Shakespeare shows us two kinds of love in Much Ado about Nothing. Beatrice and Benedict’s love is a very deep and powerful one. On the strength of it, they do things that are completely uncharacteristic to them. Benedict agrees to kill Claudio, and they both he and Beatrice agree and want to get married. Claudio and Hero’s love is a shallower and artificial love, if it is even a love at all. I have difficulty believing it is, for they have barely met before they decide to get married, and then Claudio betrays Hero terribly. But we have to bear in mind, that the idea of love at first sight was a far more acceptable and popular idea in Shakespeare’s time. In Romeo and Juliet, for instance, the two characters fall in love at first sight, though when their love is tested, it proves to be powerful enough to survive. In the same way, Claudio’s methods of courting Hero would have been acceptable by Shakespeare’s audience. Whereas now, the idea of Hero being proposed to by Don.
John, only to be told that she is really for Claudio, is bizarre. She was supposed to return Claudio’s feelings, so why did she agree to marry Don Pedro? Just as strange is Claudio’s belief, when Don John tells him that Don Pedro is wooing Hero for herself.
When he is tricked into believing that Don Pedro is wooing Hero for himself, he says, “Friendship is constant in all other things, Save in the office and affairs of love” (II.i.131).
He not only does not have faith in his fiancée, but also in his friends. He is very untrusting and ready to believe the worst in people.
I find it interesting that Claudio refuses to marry Hero when he thinks she has been unfaithful to him, as it shows us that possibly, there love wasn’t as strong as it should have been, in the first place. He does not seek her out to talk to her, to find out whether what he thinks he has seen was true or not, but instead lets his anger take hold.
He is very bad at handling situations. Beatrice is much better, and when she is proposed to by Don Pedro – “Will you have me lady?” (II.i.248), she knows just how to handle the situation. She replies “No…unless I might have another for working-days, your grace is too costly to wear everyday” (II.i.249). She is a very bold and blunt character, but she knows better than to hurt the prince. She treats the matter lightly, so that Don Pedro cannot be hurt or offended.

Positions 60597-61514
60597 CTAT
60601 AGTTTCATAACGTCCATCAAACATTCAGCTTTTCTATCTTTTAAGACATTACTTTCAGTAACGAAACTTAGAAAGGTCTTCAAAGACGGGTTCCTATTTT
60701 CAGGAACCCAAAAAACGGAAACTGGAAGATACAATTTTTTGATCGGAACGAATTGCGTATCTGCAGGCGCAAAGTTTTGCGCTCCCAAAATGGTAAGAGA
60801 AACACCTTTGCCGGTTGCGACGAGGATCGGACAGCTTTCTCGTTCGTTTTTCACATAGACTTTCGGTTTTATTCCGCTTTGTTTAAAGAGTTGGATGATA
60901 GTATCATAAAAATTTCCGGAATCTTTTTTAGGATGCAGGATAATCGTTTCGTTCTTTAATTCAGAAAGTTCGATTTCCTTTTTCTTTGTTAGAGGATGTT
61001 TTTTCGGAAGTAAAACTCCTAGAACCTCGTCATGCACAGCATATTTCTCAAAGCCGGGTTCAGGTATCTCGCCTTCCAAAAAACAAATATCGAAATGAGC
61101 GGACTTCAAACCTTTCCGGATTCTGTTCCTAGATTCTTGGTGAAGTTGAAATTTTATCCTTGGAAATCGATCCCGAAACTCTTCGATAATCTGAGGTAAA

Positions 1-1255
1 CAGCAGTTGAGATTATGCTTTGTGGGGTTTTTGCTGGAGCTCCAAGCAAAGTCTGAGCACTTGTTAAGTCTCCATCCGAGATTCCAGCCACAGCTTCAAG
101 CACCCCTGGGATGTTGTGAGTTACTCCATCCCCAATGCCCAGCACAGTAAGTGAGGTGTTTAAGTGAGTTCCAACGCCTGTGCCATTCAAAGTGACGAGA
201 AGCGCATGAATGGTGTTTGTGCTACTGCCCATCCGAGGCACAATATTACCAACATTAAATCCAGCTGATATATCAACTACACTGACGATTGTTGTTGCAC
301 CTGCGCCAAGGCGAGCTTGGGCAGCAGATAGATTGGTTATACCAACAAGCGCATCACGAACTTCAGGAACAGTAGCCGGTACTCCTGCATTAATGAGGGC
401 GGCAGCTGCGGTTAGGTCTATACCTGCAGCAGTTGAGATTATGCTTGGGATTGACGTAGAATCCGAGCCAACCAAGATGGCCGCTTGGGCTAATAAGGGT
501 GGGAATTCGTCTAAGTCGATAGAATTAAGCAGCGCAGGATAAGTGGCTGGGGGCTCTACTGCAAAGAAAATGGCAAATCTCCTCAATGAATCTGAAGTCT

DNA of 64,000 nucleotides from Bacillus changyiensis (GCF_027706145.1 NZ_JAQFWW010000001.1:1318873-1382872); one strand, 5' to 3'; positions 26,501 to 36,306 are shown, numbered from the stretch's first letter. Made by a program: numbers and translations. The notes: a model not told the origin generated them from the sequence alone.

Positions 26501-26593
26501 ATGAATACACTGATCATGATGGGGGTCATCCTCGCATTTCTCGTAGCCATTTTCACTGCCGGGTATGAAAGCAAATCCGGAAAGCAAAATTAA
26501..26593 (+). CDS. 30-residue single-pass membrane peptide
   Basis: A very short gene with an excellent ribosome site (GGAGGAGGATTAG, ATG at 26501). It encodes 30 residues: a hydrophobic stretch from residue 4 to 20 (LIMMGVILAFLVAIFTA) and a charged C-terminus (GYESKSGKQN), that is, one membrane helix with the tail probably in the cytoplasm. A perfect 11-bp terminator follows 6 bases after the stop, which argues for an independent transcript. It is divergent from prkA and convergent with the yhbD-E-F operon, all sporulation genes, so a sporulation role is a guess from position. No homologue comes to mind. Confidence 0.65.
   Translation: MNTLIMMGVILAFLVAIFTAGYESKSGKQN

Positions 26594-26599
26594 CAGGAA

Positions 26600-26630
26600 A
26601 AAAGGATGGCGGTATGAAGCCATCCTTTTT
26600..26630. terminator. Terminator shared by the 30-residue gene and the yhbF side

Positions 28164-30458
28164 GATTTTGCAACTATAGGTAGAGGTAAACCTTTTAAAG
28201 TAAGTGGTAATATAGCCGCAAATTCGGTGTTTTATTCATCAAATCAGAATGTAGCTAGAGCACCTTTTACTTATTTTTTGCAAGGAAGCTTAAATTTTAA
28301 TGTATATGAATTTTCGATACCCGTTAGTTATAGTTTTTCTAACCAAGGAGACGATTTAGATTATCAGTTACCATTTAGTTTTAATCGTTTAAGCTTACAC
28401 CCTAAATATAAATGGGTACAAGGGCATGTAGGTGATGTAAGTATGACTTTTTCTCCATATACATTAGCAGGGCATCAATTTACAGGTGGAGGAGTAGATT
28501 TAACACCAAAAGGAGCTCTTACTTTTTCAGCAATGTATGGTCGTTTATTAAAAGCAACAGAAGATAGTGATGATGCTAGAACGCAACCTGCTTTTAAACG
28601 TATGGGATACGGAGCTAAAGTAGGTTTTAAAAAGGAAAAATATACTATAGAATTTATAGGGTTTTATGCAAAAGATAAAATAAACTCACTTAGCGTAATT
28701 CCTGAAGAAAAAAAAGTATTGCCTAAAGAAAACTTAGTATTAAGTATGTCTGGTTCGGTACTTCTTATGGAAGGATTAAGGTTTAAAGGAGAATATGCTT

I think that Shakespeare shows us in Much Ado about nothing, that love is a very strong thing, when it is pure. It completely softens the character of Beatrice, who at the start of the play says she would “rather hear my dog bark at a crow than a man swear he loves me”, (I.i.97). However, by the end of the play, both she and Benedict are writing love sonnets to one another. This change in their characters, is a shock to everyone, including themselves. The first time Benedict makes his feelings known towards Beatrice, he tells her “I do love nothing in the world as well as you, is not that strange?” (IV.i.259) He has trouble believing he could be in love, as does Beatrice who replies “As strange as the thing I know not” (IV.i.261). They do not know how to react to these feelings, but they are willing to find out together.
Claudio and Hero seem to be very plain characters. All we know about them is that they are in love with each other. There characters are like blank sheets, their characters themselves seem to be only plot devices, without them we couldn’t have got to know Beatrice and Benedict as well as we do. In contrast to this, Beatrice and Benedict have sharp, stubborn and lively characters. The greatest obstacles that they have to overcome, in their love, are each other. Beatrice and Benedict are equals, whilst with Claudio and Hero, it is clearly Claudio who has the authority and commands Hero’s respect. This makes a difference in their relationship and the way they act towards each other.